US shooter's girlfriend returns to US from Philippines
The Las Vegas shooter’s girlfriend, Marilou Danley, arrived in the US on Wednesday morning from the Philippines, where she received $100,000 (Dh367,300) from the shooter, Stephen Paddock, before he killed 58 people.
Ms Danley, 62, is considered a “person of interest” and wanted for questioning by the FBI, but not necessarily a suspect. According to authorities in Manila, she was in the Philippines when Paddock opened fire with high-power rifles at concertgoers on the Las Vegas Strip from a hotel room on the 32nd floor of the Mandalay Bay Resort and Casino.
The Philippines' National Bureau of Investigation (NBI) said the FBI, its US counterpart, had sought help in finding Ms Danley.
"Danley arrived in the Philippines last month, and then there was a wire transfer to her account for $100,000 from Stephen," NBI spokesman Nick Suarez told AFP. "The FBI has co-ordinated with the Philippine office of the Interpol to look for her."
Meanwhile, US president Donald Trump is preparing to visit Las Vegas on Wednesday, branding the shooter as “demented”.
Paddock, a 64-year-old gambler and retired accountant, killed 58 people and injured at least 527 others when he used a vast arsenal of weapons to shoot at a Las Vegas concert from a hotel room on Sunday.
Ms Danley is an Australian citizen who moved to the United States 20 years ago to work on the casino strip, the Australian government confirmed on Tuesday.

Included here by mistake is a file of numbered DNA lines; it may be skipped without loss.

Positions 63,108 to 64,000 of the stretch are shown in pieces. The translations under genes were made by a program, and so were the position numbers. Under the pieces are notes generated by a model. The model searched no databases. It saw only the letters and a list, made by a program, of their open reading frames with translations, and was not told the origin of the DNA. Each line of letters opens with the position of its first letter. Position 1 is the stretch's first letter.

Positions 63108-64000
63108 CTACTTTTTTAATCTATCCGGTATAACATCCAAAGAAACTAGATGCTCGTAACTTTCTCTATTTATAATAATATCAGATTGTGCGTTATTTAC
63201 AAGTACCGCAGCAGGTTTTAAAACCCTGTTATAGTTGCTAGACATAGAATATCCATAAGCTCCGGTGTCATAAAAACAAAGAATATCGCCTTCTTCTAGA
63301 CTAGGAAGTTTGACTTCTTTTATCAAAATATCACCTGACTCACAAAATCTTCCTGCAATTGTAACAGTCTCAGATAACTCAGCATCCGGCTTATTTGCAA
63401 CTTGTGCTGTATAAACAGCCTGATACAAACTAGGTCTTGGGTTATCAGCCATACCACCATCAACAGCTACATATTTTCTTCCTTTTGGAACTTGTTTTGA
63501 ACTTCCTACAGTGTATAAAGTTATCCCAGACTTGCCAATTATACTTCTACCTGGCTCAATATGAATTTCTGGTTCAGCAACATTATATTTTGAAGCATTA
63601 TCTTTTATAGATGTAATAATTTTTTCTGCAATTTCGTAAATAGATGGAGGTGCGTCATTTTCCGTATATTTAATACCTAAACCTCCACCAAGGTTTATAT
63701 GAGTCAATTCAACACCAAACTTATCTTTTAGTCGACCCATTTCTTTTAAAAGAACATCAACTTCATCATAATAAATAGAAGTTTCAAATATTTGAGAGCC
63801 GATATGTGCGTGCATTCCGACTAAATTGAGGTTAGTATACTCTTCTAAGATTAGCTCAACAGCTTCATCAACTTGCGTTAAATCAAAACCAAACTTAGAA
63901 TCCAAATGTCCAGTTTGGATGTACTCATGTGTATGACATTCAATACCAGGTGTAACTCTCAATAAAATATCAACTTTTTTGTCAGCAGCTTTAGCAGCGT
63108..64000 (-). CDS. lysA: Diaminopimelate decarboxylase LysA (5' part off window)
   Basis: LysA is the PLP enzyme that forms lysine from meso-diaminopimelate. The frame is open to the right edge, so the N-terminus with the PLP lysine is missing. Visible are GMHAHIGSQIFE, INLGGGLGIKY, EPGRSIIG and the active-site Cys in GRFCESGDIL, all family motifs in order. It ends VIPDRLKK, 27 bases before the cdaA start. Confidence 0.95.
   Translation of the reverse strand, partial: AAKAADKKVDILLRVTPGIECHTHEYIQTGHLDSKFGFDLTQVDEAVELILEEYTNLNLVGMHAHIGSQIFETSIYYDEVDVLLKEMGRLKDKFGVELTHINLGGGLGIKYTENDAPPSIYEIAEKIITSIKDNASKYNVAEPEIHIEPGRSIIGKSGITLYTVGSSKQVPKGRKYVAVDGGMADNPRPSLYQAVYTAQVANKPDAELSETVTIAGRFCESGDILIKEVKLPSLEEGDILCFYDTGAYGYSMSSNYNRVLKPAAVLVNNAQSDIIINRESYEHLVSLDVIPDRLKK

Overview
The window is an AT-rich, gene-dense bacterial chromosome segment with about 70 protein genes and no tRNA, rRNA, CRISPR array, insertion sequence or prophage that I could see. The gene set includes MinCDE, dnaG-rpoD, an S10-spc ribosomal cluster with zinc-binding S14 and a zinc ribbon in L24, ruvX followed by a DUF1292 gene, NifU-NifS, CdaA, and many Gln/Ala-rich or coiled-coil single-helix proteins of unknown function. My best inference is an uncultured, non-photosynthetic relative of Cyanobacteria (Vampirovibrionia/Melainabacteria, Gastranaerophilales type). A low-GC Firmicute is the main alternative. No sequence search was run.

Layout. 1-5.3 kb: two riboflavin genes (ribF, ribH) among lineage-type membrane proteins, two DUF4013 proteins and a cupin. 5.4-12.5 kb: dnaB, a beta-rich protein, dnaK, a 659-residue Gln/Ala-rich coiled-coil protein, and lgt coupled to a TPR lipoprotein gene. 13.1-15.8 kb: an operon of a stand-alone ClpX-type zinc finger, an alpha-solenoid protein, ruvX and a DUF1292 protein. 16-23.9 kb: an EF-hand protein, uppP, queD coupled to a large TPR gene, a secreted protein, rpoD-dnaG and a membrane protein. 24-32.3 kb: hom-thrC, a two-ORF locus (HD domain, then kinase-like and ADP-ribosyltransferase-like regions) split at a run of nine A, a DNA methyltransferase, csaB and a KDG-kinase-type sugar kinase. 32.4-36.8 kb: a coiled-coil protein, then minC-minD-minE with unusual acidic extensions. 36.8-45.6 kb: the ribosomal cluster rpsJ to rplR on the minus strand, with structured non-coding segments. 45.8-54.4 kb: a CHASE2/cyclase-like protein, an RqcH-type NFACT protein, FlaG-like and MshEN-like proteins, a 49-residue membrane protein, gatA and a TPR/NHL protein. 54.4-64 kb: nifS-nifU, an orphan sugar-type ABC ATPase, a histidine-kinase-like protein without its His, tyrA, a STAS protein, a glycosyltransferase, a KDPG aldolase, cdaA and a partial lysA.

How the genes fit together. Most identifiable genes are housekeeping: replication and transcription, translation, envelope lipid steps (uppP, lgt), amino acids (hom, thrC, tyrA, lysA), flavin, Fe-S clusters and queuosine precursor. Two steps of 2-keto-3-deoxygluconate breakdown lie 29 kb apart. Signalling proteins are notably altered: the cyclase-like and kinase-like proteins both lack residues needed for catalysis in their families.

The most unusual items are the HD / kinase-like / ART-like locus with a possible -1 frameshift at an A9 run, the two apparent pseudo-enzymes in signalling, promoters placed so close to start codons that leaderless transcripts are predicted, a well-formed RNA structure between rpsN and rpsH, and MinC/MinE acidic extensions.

"There are reports her ID was used for booking the hotel or some such detail," Australian foreign minister Julie Bishop said.
"Australia will support the US authorities in their investigation in whatever way we can, but we have not had contact with Marilou Danley directly."
Media reports said Ms Danley was born in the Philippines, although the Philippine foreign department and Mr Suarez said they could not confirm that.
Paddock killed himself after mowing down the concertgoers.
Shooter stopped in 11 minutes
Undersheriff Kevin McMahill of the Las Vegas police said officers stopped the shooter just 11 minutes after the first 911 call.
Police were alerted to a shooter at 10.08pm on Sunday night, and the shooting stopped at around 10:19pm.
Police also said that they recovered 47 firearms in total from Paddock's hotel room and home in Nevada. He purchased them in Nevada, Utah, California, and Texas.
There were 12 Bump-fire stocks on the firearms, modifying 12 of his semi-automatic weapons to fire much more rapidly at up to 800 rounds per minute.
* Additional reporting by Josh Boswell and Agence France-Presse